|Brown, Charles - Chuck|
Submitted to: Potato Conference and Trade Fair Proceedings
Publication Type: Proceedings
Publication Acceptance Date: 2/19/2002
Publication Date: 3/20/2002
Citation: BROWN, C.R., CORSINI, D.L. CONTROL DE ENFERMEDADES DE LA PAPA EN EL ALMACEN. PROCEEDINGS OF THE ANNUAL WASHINGTON STATE POTATO CONFERENCE AND TRADE FAIR, FEB. P 121-128. 2002. Interpretive Summary: As the end of the season approaches the manager of a potato crop still has may decisions to make that can affect the health and salability of the stored product. Harvest and transport of the potatoes should be done with an attitude of reducing mechanical damage as much as possible. Upon placing the potatoes in the storage the first principles are to make sure that the potatoes are dry on the surface, that the temperature is brought down first 55 degrees and then to 50, and that enough fresh air is flushed through storage to make sure that oxygen levels are sustained. Oxygen is necessary for the potatoes to heal wounds in the skin quickly and for the skin set, which is the growth of corky layer that forms a physical barrier against the entrance of pathogens. There are very few management tools that can reverse the onset of widespread rots in the storage other than low temperature and humidity that does not permit the surface of the tubers to be wet. The greatest benefit will be derived by applying these environmental factors at the right levels and in a timely manner, i.e., right at the onset of storage. The time during which potatoes are stored in inadequate circumstances is profit loss period.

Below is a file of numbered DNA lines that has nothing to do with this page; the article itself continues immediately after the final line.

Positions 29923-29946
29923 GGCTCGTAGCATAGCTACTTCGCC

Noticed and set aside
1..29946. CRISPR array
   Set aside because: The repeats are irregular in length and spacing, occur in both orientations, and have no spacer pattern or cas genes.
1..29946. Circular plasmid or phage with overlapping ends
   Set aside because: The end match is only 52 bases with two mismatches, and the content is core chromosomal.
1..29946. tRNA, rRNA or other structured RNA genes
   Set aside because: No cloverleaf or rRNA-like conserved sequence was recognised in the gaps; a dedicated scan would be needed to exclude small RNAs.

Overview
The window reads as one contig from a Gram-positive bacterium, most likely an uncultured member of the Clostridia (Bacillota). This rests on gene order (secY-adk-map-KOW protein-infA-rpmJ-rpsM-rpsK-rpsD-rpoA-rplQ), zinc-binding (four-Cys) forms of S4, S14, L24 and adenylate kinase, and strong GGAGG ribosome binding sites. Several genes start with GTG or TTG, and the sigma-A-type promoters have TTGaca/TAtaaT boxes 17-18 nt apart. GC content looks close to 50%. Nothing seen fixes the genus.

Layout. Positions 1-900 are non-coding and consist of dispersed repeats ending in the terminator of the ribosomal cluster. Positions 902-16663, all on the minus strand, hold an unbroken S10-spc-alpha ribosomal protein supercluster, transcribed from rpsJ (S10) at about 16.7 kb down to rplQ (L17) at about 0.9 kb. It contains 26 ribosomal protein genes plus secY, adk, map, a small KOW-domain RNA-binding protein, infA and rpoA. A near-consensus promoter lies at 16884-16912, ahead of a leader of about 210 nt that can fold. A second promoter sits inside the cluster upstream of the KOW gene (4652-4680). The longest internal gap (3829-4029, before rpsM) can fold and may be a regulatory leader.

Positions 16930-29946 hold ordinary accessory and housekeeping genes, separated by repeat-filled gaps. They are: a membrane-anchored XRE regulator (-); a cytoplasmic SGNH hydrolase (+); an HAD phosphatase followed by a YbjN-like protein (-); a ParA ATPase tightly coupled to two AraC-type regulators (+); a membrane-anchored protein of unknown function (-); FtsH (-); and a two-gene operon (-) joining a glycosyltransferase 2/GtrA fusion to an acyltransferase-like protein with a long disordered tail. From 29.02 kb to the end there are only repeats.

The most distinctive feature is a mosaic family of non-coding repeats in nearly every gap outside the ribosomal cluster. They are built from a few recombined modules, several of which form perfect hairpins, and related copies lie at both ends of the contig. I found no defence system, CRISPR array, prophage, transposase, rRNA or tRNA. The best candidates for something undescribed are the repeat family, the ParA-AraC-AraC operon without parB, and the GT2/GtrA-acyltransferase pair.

Technical Abstract: Potatoes are a watery stem that must be stored for months at a time. They are also the host of numerous pathogens that start infection pre- and post-harvest and progressively damage the stored potatoes. Net necrosis caused by infection of potato leafroll virus is best controlled by control of the aphid vector during the growing season. Similarly, M. chitwoodi damage and corky ringspot disease caused by transmission of a virus into the tuber are addressed by pre-season fumigations. Tuber infection by the late blight organism is best prevented by well-time application of fungicides during the growing season and especially at the end of the crop until foliage is dead. But many rots are prevented or the damage minimized byproper handling and proper storage. Fusarium dry and pPythium leak are managed by careful non-bruising harvesting and transport of the potatoes into the storage unit. Once in the unit nearly all tuber rots are mitigated or stopped by applying sufficient air flow and lowering the temperature in a timely way. Free water adhering to tuger surfaces is to be avoided by taking immediate action. Potatoes should not be harvested in the rain. If condensation occurs in the storage the humidity and airflow should adjusted to so that there are no droplets on the potato. Fresh air brought in nightly is essential to maintain an oxygenated atmosphere as the respiring potatoes give off considerable carbon dioxide before the field heat is dissipated. A high oxygen atmosphere is necessary for wound healing and proper skin set. Varieties differ greatly in their propensity to rot when handled inappropriately and it is important to know these weakness and look for them.